A Weekend in Phuket, Thailand

THE teardrop-shaped island of Phuket has long been known for its dazzling beaches and naughty night life. But for many, it was the catastrophic Asian tsunami in 2004 that finally placed Phuket on the map

The teardrop-shaped island of Phuket has long been known for its dazzling beaches and naughty night life. But for many, it was the catastrophic Asian tsunami in 2004 that finally placed Phuket on the map. Recovery has been swift, and in recent years the island has firmly reasserted itself as a premier beach resort in southern Thailand, with a growing crop of luxury hotels, top-notch restaurants and even a thriving art community.

Check the Phuket travel guide at NY Times. [via NYTimes; photos via NYTimes]

Bang Pae Safari offers elephant trekking excursions. Photo: Justin Mott / The New York Times
Follow the locals to Phuket town and the night food market on Ong Sim Phai Road near the Robinson Department Store. A market by day, it’s a lively food court at night. Photo: Justin Mott / The New York Times
For miles of untouched golden sand all to yourself, head to the blissfully deserted Mai Khao Beach, part of Sirinat National Park, along Phuket’s northwestern shore. Photo: Justin Mott / The New York Times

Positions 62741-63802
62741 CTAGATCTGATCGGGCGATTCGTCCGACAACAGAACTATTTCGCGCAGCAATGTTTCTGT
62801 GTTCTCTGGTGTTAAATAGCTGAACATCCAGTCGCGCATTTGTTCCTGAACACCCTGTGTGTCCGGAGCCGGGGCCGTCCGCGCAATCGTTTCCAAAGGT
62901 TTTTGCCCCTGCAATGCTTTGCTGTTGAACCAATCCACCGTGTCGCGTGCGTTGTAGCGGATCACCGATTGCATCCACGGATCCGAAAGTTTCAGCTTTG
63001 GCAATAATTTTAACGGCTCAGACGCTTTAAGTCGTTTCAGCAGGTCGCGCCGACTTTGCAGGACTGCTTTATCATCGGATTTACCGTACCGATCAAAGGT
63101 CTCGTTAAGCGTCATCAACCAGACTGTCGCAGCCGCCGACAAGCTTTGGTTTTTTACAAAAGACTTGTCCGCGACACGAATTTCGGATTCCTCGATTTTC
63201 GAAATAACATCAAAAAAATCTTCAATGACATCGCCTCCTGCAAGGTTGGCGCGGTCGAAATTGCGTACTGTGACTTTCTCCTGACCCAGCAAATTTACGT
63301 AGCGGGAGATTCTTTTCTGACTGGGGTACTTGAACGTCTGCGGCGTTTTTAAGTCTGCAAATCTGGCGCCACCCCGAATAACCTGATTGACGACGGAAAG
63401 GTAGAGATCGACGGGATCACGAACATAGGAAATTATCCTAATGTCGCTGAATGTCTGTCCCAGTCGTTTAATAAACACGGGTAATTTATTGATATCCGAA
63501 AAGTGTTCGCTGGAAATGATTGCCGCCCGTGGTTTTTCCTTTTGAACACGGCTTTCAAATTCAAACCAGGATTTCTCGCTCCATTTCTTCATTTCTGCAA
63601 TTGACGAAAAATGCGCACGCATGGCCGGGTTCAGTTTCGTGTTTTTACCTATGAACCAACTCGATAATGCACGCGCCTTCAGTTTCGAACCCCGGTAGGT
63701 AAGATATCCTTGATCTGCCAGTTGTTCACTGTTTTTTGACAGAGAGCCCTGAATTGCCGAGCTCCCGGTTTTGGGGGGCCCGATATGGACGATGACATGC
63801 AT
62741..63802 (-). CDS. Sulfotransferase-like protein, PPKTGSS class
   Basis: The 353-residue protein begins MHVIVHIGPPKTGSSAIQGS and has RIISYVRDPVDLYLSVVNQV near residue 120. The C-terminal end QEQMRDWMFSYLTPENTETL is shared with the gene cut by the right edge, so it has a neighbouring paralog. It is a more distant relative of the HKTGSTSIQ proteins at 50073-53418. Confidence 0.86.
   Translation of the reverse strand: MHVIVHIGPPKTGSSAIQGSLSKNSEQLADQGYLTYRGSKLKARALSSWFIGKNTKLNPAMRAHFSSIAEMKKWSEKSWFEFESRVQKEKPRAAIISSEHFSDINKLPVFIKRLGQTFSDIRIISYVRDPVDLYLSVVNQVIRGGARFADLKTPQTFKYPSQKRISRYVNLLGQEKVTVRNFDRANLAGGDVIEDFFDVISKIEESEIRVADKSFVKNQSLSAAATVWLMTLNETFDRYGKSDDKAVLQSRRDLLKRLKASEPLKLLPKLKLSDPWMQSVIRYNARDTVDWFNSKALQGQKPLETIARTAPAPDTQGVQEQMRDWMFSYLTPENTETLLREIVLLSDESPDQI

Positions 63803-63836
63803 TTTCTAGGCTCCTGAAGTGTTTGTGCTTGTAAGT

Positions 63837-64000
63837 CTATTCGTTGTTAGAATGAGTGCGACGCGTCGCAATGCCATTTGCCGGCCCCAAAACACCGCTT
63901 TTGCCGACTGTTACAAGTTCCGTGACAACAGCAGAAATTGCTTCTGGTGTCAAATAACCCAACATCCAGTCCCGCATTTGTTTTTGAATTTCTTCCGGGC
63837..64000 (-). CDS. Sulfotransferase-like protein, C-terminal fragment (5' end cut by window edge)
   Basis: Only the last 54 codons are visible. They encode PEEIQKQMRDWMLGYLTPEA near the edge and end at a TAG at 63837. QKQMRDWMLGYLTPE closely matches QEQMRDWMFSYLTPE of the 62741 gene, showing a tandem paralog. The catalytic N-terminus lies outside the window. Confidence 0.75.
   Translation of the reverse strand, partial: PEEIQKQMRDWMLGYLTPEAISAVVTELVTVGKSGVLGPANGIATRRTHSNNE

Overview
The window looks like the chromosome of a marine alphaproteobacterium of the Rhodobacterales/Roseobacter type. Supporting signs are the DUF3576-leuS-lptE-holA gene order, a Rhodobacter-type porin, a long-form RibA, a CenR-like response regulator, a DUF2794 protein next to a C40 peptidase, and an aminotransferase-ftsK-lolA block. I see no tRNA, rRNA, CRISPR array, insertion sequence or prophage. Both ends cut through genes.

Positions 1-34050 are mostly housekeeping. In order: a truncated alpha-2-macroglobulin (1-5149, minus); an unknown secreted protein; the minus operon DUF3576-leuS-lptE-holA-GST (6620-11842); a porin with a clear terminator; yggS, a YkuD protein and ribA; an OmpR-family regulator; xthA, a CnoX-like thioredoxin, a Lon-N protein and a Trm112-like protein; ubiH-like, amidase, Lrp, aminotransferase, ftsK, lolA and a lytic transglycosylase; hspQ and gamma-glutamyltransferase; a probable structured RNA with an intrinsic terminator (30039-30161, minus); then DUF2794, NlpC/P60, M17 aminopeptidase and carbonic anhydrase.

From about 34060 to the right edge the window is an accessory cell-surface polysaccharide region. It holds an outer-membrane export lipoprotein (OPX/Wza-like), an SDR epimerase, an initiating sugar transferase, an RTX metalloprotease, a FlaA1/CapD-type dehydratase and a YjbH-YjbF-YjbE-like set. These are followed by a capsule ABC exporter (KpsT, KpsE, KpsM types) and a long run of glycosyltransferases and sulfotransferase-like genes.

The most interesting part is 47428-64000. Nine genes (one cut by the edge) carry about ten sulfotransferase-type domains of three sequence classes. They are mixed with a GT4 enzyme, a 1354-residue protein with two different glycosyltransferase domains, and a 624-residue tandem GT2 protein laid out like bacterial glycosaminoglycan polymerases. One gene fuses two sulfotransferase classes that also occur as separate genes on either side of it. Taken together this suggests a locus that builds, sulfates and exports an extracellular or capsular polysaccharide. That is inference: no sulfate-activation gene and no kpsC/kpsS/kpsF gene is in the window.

Suwit Stadium is an authentic place to catch a muay Thai fight. Ceremonial prefight dances and traditional music are reminders that this is more than just violent entertainment. Photo: Justin Mott / The New York Times
Seek nirvana at the top of Mount Nagakerd, where an enormous, white jade marble-covered Buddha is close to completion. The 147-foot-tall Big Buddha is officially known as Phraphutthamingmongkhol-akenagakhiri Buddha. Photo: Justin Mott / The New York Times
At Bang Pae Waterfall, teenagers take a refreshing dip in the pool below. Photo: Justin Mott / The New York Times
The view from a private villa on Pansea Beach. Photo: Justin Mott / The New York Times
If you’ve got baht to burn, the Amanpuri is the place to set it aflame. For more than 20 years, the Amanpuri has been one of the most exclusive spots on the island, with 70 pavilions and private villas. Photo: Justin Mott / The New York Times
In recent years Phuket has firmly reasserted itself as a premier beach resort in southern Thailand, with a growing crop of luxury hotels, top-notch restaurants and even a thriving art community. Photo: Justin Mott / The New York Times
Beer-soaked Bangla Road in Patong is Phuket night life at its brashest and seediest — a heaving crush of hostess bars, go-go clubs and “ladyboy” cabaret. Photo: Justin Mott / The New York Times

[via NYTimes]

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